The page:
Back in March, I talked about 8 ways web content management has improved in SharePoint 2010. Each feature contributes in some way to a richer SharePoint experience that end users are quickly becoming fond of. One feature that I think needs a little more showcasing is the new content organizer. It’s not flashy like the new AJAX GUI or slick like the new WYSIWYG editor, but it may become one of the most useful tools at your disposal. 

The Trouble with SharePoint Governance

For me and a lot of others, SharePoint did not become a major player in content management until 2006. However, there is one area of contention amongst content managers that still can cause debate. And that is whether or not folders are appropriate in document libraries.

Just about every DMS/CMS in existence uses folders, because it is the most logical way to separate information. Users love folders. On that fact alone, I personally have held the opinion that Microsoft made a really bad move in their treatment of folders. Not only do folders lack the ability to have metadata in SharePoint 2007, but it forced users to manually key in metadata every time a document was uploaded. To me it just represented a lack of understanding of how a true document power user needed to work.

In SharePoint 2010, the development team addressed this fatal flaw by making folders more into management objects rather than just hierarchical folders. Now folders can contain metadata, so documents stored within them can automatically receive the right information.

You know Microsoft made a mistake with SharePoint 2007 since they’ve changed their best practice from “use metadata not folders” to “use folders to force metadata”.

Less Thinking, More Doing

But just because you’ve got a solid governance plan, that does not mean that you are completely negating the human element here. In general the system will always need an operator to initiate some form of action to get the desired result. Because of this, there will continually be a need for librarians and/or content managers who must monitor activity to ensure proper document classification.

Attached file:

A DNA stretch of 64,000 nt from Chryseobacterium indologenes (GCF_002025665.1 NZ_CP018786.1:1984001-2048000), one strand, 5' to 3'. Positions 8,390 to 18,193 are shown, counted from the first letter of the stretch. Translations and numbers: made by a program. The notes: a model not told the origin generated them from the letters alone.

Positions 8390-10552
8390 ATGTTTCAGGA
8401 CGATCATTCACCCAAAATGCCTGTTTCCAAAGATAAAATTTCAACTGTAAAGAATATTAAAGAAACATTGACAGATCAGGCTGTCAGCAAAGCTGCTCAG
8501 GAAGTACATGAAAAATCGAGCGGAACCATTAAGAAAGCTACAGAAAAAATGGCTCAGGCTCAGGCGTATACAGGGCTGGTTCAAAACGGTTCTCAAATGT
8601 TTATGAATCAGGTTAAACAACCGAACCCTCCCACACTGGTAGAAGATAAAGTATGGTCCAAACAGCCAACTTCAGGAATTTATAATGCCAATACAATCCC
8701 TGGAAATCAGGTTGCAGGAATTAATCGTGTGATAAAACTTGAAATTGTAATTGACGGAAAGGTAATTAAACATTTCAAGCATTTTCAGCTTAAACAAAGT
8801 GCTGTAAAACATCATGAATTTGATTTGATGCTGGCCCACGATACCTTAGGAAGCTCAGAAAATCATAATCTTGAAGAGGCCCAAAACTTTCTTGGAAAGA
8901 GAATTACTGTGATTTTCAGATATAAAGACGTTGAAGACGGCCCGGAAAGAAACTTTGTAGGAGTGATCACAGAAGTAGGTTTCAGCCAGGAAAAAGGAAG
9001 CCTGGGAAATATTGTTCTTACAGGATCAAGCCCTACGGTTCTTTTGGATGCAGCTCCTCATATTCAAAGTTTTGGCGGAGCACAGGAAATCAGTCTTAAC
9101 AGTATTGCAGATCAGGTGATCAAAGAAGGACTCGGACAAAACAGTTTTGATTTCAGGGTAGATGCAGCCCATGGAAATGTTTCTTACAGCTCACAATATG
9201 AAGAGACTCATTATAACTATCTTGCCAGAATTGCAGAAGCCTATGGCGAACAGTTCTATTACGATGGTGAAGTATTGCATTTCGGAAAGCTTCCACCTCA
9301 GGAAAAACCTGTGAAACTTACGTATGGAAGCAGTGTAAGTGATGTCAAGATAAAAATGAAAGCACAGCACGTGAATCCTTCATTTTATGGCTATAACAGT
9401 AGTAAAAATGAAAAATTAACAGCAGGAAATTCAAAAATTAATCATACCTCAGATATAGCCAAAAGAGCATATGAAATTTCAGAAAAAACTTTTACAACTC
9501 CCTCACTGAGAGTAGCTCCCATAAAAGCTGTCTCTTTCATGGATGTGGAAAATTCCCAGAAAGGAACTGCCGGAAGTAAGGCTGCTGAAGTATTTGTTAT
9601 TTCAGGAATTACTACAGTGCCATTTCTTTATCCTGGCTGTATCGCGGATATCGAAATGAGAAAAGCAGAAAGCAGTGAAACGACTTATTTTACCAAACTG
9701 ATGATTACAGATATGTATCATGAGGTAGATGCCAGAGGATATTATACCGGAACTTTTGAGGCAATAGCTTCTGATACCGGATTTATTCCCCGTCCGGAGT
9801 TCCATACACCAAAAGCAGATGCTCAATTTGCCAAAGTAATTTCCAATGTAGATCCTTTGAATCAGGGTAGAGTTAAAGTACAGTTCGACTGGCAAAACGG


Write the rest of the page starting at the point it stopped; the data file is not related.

Now we have a product that is geared towards empowering the end user, but we may still have a complex requirement for document placement and metadata classification.

This is where SharePoint 2010’s content organizer can really help in achieving both of the above competing goals. In its most simplistic form, the content organizer is almost like a customizable sandbox of workflows that you can further enhance very quickly within SharePoint’s user-friendly UI.

If you already trust your content managers with governance planning, then why not let them put their plans into action without even calling IT?

For more information on the improvements to Document Management in SharePoint 2010, read: How Document Management Has Evolved in SharePoint2010

How it all Works

The real brain behind this new feature is the managed metadata service (see How SharePoint 2010's Metadata Services Increase Usability) in SharePoint 2010. So going forward let’s assume that you have this running, and you’ve configured the appropriate metadata for your firm.

I won’t list each feature of the content organizer, but I’ll touch on the important ones, so you can get an idea of how to utilize this in your own firm.

  • Drop Off Library -- The drop off library is pretty self-explanatory. It functions as a ‘to be filed’ location for documents. The content organizer can be configured to force document uploads to be put in the Drop Off Library if there is a rule configured. As I’ll show you at the end of this article, I setup a simple rule that pushes documents to a specific document library based on the metadata set by the user.
  • Folder Partitioning -- This feature can be really useful if you’ve got libraries with thousands of documents. Even with SharePoint 2010’s enhanced rendering capabilities, you don’t want a folder with ten thousand documents in it. Now just let SharePoint automatically create more folders at a certain threshold.
  • Duplicate Submissions -- Here you can tell the content organizer to add a duplicate document as a new version or append a unique string at the end.
  • Supports incoming E-Mail
  • Rules -- Here is where workflow drives how content is routed. For the drop off library to truly come to life, you need to setup at least one rule. All you do is give it a name, a priority and fill in what type of content goes to what specific library or folder.

In my example, I’ve configured two document libraries, ‘East’ and ‘West’. I also created a content organizer rule called ‘East’ that will route any document tagged with the keyword ‘FL’ to go to the ‘East’ library.

Finally, I enabled the feature to redirect users to the drop off library if they try to upload directly to the ‘East’ library. I did this, because I want to make sure that I only see documents tags with ‘FL’ in the ‘East’ library.

As soon as I try to upload a new document, I see that the content organizer is enabled and will route my document accordingly.


After I choose a document to upload, I now need to fill out the metadata. I’ve tagged this document with ‘FL’, because I want to make sure that the content organizer puts it in the right place.


Once I hit submit, the rule that I enabled kicks in, and the document gets put to the right location in the ‘East’ library.


Final Thoughts

I’ve barely scratched the surface on the possibilities of the content organizer, but I hope you can see just how easy it is to configure.

I don’t want to minimize the effort that is still required to come up with a solid governance plan, but with one in place, the content organizer can be a life saver for the digital enterprise.

Read more SharePoint 2010 articles from Mike Ferrara including: 5 Cool Things in SharePoint 2010 That You May Not Know About